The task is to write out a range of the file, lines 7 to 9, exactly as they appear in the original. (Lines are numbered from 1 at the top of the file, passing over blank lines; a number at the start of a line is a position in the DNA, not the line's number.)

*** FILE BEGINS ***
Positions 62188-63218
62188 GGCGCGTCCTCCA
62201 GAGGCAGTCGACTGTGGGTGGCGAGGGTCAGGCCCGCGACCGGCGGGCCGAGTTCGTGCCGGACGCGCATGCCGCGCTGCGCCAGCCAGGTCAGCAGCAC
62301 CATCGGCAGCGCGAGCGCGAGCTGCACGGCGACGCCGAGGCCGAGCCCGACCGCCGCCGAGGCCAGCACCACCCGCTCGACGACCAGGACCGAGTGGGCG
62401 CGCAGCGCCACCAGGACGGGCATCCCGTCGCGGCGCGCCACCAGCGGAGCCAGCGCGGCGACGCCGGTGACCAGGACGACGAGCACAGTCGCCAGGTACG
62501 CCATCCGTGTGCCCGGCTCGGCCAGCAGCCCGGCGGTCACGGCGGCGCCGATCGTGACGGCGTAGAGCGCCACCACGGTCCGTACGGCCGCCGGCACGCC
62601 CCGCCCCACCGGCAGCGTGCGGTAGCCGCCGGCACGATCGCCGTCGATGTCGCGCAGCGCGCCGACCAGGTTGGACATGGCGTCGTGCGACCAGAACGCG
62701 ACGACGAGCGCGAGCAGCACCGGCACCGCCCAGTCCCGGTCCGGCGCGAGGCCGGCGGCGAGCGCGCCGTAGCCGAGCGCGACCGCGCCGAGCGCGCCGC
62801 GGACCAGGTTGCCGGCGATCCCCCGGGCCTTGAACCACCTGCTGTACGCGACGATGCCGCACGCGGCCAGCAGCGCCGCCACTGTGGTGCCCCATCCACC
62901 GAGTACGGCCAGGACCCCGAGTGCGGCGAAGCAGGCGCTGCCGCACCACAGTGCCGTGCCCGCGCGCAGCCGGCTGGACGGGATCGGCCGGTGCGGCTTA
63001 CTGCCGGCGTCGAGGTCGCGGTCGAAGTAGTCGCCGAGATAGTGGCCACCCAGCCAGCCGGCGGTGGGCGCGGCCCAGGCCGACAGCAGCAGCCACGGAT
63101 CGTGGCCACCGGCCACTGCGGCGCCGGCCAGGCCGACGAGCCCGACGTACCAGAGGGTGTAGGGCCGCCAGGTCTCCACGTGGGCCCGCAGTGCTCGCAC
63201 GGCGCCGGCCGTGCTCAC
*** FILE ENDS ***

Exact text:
62601 CCGCCCCACCGGCAGCGTGCGGTAGCCGCCGGCACGATCGCCGTCGATGTCGCGCAGCGCGCCGACCAGGTTGGACATGGCGTCGTGCGACCAGAACGCG
62701 ACGACGAGCGCGAGCAGCACCGGCACCGCCCAGTCCCGGTCCGGCGCGAGGCCGGCGGCGAGCGCGCCGTAGCCGAGCGCGACCGCGCCGAGCGCGCCGC
62801 GGACCAGGTTGCCGGCGATCCCCCGGGCCTTGAACCACCTGCTGTACGCGACGATGCCGCACGCGGCCAGCAGCGCCGCCACTGTGGTGCCCCATCCACC